Here is a break-down of how my media-conscious day went:
9:00 am- Wake up. The first thing I did was grab my phone and scroll through Facebook. The first news article that caught my eye was about China censoring the new Illumination movie, Minions: The Rise of Gru. At first, this one surprised me, but I chose to believe the article given that it came from NBC News, which I consider a reputable source of information.
After “liking” a few friends’ photos and seeing what everyone had been up to the day before I decided it was time to study.
10:00 am- 12:00 pm- Put my phone away and focused on studying.
12:00 pm- I took a break and checked my email. One email that caught my attention was an invitation to join the waitlist for the newly revamped MoviePass. When I first saw it, I was sure I had received Spam mail. However, the email included a link to an article by Time Magazine in which the co-founder and CEO talked about the plans for reopening MoviePass. I followed the Time Magazine article link and concluded that this was accurate information. I had been a MoviePass user before it stopped its services, so I am happy to join the waitlist and see what is in store for the new version.
Around this time, I also went back to scrolling through Facebook and saw a post that caught my attention. This travel company made it from Puerto Rico called Mochileando. The post stated that Universal Orlando had confirmed some of the attractions coming to the new Epic Universe. This post caught my attention because, as a theme park enthusiast, I follow Universal Orlando on both Twitter and Facebook and regularly get their notifications. I also used to work for them and still have friends who work there. Before this post, I had not seen anything about confirmed attractions at Epic Universe. I went to the Universal official website to verify this information. As I suspected, the official universalorlando.com website has no “confirmed attractions.” Many sites show up on Google with speculations on attractions, but the theme park giant has officially confirmed nothing.
I continued to mindlessly scroll through Facebook, when I came upon an article about a Disney guest finding a scorpion in their room.
The site is not what I would consider a reputable source, so I tried to follow the trail on the guest’s post. It seems that the post was originally done on Reddit and there is no way to confirm that there was in fact a scorpion in this guest’s room. Additionally, the post has since been deleted, further raising questions of whether it was real or not. Although if it is true, that is one scary situation and I would run home.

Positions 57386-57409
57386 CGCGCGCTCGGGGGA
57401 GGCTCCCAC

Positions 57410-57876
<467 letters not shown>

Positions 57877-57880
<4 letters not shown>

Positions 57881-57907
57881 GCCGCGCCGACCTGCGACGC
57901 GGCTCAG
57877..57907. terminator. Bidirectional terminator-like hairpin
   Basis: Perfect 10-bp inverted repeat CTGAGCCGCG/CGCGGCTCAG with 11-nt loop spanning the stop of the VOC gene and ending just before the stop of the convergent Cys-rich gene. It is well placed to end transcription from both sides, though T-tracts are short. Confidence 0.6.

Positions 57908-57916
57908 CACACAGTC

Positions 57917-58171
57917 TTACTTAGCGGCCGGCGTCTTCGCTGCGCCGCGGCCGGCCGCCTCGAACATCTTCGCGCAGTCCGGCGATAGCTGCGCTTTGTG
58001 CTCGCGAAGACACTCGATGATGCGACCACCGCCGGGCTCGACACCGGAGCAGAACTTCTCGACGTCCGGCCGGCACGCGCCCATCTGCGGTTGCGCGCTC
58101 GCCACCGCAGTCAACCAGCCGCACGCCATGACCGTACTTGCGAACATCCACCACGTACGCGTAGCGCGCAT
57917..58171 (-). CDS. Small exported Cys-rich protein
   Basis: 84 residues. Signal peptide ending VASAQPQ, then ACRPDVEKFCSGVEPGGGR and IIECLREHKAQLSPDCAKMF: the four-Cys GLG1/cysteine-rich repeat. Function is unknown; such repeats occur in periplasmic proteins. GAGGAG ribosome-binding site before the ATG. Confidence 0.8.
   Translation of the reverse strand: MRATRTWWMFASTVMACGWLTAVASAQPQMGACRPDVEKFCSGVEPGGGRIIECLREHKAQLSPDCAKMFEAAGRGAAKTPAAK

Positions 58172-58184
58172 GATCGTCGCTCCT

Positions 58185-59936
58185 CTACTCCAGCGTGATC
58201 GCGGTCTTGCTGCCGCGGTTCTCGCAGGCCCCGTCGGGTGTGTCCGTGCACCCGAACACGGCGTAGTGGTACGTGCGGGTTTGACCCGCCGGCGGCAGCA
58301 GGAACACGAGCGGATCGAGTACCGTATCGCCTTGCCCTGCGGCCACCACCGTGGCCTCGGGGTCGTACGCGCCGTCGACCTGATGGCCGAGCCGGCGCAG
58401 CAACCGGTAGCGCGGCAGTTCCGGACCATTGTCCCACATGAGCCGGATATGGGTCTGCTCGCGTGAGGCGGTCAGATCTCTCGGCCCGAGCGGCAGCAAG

At this point I decided to have some lunch and forget about social media for a while.
1:00 pm- 3:00 pm- More studying.
3:00 pm- After some additional mindless scrolling, I noticed a post done by a page called Crafty Morning. This page claims to have found a home remedy for unwanted ants around your home. I’m not sure how to properly verify these “home remedies.” Apart from the post’s website, wikiHow and other DIY sites all state that a combination of Borax and sugar will kill unwanted ants. I guess I will have to give it a try next time ants decide to take over my home.
4:00pm- 6:00pm- During this time I decided to take a break from social media and school and focus on something a little more relaxing. I grabbed my yarn and started crocheting while listening to the audiobook I’m Glad my Mom Died by Jennette McCurdy. This is a heartbreaking yet insightful read, especially for someone who grew up watching iCarly.
6:00pm- 7pm- Prepping dinner while listening to Taylor Swift on shuffle.
7:00pm- 9:00pm – During this time, I watch a TV show that airs daily on Telemundo called Top Chef VIP. The show features famous Hispanic singers, actors, content creators and Miss Universe cooking for a chance to win $100,000.
9:00pm- Because I am extremely pregnant, my body just falls asleep too early on most nights. As soon as the show was over, I fell asleep.
I could not believe how quickly a day goes by when you constantly focus on your media consumption. It is sad to realize that I am very likely addicted to the mindlessness of scrolling through Facebook with no goal. I enjoyed looking at the different articles and questioning them beyond what was in front of me. You know that not everything you see online is true, but to realize it after verifying the information is truly mind-blowing. I believe I was able to find a good 50-50 tie on fake vs real information during my media-tracking day. It seems that most sites that share information that may not be real are pages that focus on getting followers and attention. From my experience, real news tend to come from reputable sources such as CNN, NBC, and Time Magazine. I want to keep double-checking where I get my information from and cross-referencing the attention-grabbing sites with reputable sources before coming to any conclusion.
I look forward to learning more about my media consumption and seeing how I can improve daily.
Welcome to my blog! Here you will find insightful posts about communications, misinformation, and our society. I hope we can enjoy and learn together throughout this semester and beyond. Stay tuned for more!